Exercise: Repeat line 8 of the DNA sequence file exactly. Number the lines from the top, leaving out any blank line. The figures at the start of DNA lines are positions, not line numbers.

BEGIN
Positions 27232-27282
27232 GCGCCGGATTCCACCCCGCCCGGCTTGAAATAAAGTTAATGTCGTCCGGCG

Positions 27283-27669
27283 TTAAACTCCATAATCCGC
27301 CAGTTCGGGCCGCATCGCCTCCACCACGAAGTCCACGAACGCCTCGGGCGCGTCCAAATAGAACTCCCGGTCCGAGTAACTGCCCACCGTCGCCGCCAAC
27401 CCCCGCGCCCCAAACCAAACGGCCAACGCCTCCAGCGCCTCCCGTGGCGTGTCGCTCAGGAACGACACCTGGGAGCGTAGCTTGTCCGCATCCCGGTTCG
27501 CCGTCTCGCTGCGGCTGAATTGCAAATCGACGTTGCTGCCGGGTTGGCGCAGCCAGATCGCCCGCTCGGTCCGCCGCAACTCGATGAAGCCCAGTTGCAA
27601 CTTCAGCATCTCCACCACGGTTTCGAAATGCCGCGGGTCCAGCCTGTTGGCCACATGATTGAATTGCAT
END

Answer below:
27601 CTTCAGCATCTCCACCACGGTTTCGAAATGCCGCGGGTCCAGCCTGTTGGCCACATGATTGAATTGCAT